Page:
Mary H. Carr was an enterprising and respected member of Portland's early Black community. Known for her courage and resilience, she was a successful businesswoman, a leader in the Workingmen's Joint Stock Association of Portland, and a committed member of the city's first Black church. Except for two years spent in California, Portland was Carr's home from 1858 until her death in 1911. In her obituary, she was identified as a "Pioneer Negress" with an "interesting career," and the Oregon Journal published her photo.
Although information about Mary Carr's early life is incomplete, we know she was born in Pennsylvania, apparently to a father from Pennsylvania and a mother from Delaware. The 1900 census gives her birthdate as March 1836, but she was probably born earlier since she reportedly died in 1911 at age eighty-eight. Supposedly widowed at an early age, no record has been found of Carr's marriage, and she was evidently childless. Her only identified family were her deceased sister, Margaret Cannon, and her niece, Katie J. (Cannon) Briscoe, who traveled from Philadelphia to Portland for Mary's funeral.
What drew Mary Carr to Oregon Territory in 1858 is unknown. The year before, voters had approved an exclusion clause for the state constitution that prohibited new immigration of Blacks and made it illegal for them to own real estate, which took effect in 1859. By 1860, only 128 Blacks were listed in the Oregon census. But Carr was not deterred.
During the early 1860s, Mary Carr appeared in Portland city directories as a washerwoman and laundress at the corner of First and Pine, where she established her first boarding house. An 1867 advertisement in the Oregonian named her as one of twenty Portland women and men "cheerfully recommending" the newly introduced Pioneer Washing Machine, a metal and wood machine with hand-operated agitator and wringer, selling for twelve dollars. "Easily worked by one person," the Pioneer would wash "the dirtiest clothes perfectly clean in from five to ten minutes, with but slight labor."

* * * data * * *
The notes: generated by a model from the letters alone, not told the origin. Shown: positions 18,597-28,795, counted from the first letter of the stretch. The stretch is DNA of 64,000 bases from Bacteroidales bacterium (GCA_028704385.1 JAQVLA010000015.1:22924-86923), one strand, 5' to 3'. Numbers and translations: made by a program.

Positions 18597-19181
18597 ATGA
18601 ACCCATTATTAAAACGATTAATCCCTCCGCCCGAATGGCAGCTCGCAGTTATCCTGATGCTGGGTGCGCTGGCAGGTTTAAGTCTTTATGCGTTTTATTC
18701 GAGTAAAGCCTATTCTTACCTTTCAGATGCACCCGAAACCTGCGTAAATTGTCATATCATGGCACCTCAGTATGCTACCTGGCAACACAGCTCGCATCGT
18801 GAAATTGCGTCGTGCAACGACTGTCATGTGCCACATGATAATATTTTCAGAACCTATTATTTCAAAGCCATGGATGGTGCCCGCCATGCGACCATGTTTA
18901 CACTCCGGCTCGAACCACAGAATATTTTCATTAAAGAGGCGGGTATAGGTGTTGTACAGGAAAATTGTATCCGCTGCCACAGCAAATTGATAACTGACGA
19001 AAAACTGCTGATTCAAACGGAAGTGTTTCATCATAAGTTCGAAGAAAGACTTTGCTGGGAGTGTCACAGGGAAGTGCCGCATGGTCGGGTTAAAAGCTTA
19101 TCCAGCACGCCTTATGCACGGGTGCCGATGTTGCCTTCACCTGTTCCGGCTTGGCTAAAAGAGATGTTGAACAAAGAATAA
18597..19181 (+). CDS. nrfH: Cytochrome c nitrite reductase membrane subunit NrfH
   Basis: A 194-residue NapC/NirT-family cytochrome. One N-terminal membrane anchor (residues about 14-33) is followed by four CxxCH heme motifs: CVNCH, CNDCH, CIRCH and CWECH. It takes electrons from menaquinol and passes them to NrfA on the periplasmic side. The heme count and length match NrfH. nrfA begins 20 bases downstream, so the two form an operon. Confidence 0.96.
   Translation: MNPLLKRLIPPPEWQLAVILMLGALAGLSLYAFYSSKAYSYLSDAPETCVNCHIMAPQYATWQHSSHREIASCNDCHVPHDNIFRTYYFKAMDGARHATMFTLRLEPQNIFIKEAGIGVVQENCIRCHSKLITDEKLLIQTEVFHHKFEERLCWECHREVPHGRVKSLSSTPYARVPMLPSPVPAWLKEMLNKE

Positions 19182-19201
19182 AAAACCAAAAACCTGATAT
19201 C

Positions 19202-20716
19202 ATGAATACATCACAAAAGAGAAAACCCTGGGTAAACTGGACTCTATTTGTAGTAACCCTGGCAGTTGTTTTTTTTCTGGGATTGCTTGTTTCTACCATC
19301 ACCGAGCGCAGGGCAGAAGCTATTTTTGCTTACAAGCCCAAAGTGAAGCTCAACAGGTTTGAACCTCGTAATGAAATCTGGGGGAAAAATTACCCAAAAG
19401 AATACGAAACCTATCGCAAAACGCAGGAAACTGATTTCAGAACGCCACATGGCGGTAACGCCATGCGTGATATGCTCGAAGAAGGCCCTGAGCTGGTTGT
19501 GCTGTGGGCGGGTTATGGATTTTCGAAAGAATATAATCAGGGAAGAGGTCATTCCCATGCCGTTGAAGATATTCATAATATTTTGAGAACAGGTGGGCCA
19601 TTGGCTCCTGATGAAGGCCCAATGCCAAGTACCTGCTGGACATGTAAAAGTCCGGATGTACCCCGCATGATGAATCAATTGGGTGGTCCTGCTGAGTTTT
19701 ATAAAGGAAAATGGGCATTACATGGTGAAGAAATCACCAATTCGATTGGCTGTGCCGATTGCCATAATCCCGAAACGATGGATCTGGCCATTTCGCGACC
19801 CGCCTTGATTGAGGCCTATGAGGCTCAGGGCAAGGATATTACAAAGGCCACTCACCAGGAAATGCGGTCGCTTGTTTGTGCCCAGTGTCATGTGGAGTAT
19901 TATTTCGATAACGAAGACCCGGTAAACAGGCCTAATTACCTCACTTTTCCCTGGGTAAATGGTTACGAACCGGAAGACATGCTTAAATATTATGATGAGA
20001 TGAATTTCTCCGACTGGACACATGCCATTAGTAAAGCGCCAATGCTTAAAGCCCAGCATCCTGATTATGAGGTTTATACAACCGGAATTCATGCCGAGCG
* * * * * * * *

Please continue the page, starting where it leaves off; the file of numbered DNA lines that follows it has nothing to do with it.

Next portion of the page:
The 1872 directory named Carr as the only "colored" person among fourteen boarding house proprietors. She was later remembered for ruling her boarding houses "with an iron hand" and keeping them "always in order." In 1880, for example, she placed this notice in the Oregonian: "ALL PERSONS HAVING TRUNKS, VALISES, Carpet Sacks, or Chests at Mrs. Mary H. Carr's house No. 47 Second St., will please call and settle their bills and redeem such things as belong to them within 10 days…or they will be removed from the premises. MARY H. CARR." To reach her California clients, she placed similar notices in the San Francisco Elevator.